The second picture looks like the valve is on a riser coming out of a Tee, which implies that it's a 1-pipe steam system. (But better pictures would help.) A big hint would be if you hear a hissing sound coming from inside the convector (that's what it's called, not "register") sheet metal when it's heating up.
If it's 1-pipe steam the pipe will only go in one end of the convector which enters a section of pipe with fins, and a the other end of the fin-tube heat exchanger there will be an air venting valve. Closing that vent will stop steam from entering the convector more reliably than trying to close a rusted up ancient valve on the riser. Steam radiator gate valves are made to only partially block flow, leaving some dribble-room in order to not trap condensate in the radiator- you want to turn it off completely. To do that, you can stop it at the air vent. If you pull the cover it should look something like this:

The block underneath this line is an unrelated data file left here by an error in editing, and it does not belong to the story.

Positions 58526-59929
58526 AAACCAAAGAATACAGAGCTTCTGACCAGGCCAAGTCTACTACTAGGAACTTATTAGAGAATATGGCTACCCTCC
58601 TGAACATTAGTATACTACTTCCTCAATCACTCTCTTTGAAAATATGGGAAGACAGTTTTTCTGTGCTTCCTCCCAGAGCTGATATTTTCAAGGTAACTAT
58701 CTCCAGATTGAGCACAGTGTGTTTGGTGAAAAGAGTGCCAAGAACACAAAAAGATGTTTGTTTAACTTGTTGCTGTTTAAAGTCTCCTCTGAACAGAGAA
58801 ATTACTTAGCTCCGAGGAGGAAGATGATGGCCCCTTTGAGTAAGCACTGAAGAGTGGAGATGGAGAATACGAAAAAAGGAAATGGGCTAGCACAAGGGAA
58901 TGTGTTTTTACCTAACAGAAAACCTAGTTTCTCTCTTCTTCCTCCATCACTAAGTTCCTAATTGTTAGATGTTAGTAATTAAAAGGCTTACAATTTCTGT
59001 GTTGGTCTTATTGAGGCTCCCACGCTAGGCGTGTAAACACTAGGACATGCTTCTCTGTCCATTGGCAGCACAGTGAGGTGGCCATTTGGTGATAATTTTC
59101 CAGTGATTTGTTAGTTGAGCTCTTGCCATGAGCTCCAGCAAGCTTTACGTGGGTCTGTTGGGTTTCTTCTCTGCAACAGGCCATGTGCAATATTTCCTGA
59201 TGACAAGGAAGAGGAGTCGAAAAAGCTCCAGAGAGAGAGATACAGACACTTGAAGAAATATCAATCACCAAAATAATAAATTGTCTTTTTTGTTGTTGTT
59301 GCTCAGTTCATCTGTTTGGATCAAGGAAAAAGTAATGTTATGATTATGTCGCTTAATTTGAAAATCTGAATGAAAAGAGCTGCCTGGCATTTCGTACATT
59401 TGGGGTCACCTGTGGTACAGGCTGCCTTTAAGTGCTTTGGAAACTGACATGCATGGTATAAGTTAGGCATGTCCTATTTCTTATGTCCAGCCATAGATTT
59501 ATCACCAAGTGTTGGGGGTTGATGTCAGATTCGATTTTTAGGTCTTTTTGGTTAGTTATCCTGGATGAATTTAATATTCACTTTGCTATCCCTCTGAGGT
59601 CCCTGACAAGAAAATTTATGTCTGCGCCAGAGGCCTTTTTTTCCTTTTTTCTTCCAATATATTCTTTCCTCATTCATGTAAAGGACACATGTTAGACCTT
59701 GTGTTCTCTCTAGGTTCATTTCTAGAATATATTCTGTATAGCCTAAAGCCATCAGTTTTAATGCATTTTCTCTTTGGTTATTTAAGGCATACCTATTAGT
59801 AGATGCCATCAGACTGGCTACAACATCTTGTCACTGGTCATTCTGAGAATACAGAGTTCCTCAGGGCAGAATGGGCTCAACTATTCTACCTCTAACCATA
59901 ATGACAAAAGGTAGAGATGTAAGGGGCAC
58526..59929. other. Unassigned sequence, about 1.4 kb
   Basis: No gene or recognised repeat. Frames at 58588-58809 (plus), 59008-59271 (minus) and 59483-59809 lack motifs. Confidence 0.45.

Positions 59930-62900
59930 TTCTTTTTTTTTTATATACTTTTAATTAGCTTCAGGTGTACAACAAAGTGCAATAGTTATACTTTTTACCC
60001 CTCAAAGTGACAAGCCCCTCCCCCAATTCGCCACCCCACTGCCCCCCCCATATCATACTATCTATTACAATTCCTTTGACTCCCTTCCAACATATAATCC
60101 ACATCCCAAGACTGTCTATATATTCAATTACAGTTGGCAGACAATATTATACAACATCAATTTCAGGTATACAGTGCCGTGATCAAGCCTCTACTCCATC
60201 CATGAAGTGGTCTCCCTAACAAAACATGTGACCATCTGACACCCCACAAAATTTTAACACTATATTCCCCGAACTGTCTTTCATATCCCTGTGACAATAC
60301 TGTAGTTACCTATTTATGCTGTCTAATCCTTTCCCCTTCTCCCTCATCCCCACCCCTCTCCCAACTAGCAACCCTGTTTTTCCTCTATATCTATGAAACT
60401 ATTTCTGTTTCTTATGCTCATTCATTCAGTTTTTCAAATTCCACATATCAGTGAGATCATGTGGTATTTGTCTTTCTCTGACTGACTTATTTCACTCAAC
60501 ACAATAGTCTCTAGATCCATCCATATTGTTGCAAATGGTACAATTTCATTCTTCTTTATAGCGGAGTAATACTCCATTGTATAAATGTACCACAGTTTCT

The silvery-thingy on the riser on the right side is the vent. Close up it'll look something like this:
Some vents adjustable, designed to close when they hit a particular temp, others not, but they are all designed to close up when the steam heats them. But they are often corroded and jammed (usually open)- it's a standard swap-out item. Depending on the design of the existing vent you may be able to just tape over the air-exit holes with aluminium tape, but you may need to just buy a new one (a sub $10 item at the box store for a non-adjustable version) and tape it up the escape holes on the new one. If you need to replace it, take care not to break the old one when you take it out- clean up the threads the best you can and use copious amounts of teflon-tape on the thread to be sure that it doesn't bleed air at the threads. Hand tight is usually good enough- steam systems operate at a fairly low pressure.